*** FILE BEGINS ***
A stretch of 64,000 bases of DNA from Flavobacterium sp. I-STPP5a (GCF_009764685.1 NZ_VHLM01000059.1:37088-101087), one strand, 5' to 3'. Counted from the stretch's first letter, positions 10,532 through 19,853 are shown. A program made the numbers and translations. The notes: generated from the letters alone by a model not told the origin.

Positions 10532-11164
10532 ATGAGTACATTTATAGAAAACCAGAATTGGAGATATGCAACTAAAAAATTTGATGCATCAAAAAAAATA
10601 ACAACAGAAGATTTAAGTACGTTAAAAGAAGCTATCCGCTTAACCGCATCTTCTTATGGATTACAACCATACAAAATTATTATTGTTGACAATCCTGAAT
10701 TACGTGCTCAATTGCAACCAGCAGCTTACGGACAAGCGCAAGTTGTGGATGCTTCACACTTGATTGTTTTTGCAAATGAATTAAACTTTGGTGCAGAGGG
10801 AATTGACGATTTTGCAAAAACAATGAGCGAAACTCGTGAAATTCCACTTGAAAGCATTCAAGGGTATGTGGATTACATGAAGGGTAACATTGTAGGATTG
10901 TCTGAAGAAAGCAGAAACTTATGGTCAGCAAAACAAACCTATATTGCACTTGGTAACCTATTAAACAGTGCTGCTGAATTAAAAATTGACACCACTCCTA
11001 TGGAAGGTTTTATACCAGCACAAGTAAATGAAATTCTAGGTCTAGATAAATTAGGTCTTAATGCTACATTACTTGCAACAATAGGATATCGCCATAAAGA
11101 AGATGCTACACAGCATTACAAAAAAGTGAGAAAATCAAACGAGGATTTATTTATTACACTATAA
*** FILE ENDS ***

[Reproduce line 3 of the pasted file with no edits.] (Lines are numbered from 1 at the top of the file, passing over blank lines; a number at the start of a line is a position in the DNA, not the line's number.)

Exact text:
10532 ATGAGTACATTTATAGAAAACCAGAATTGGAGATATGCAACTAAAAAATTTGATGCATCAAAAAAAATA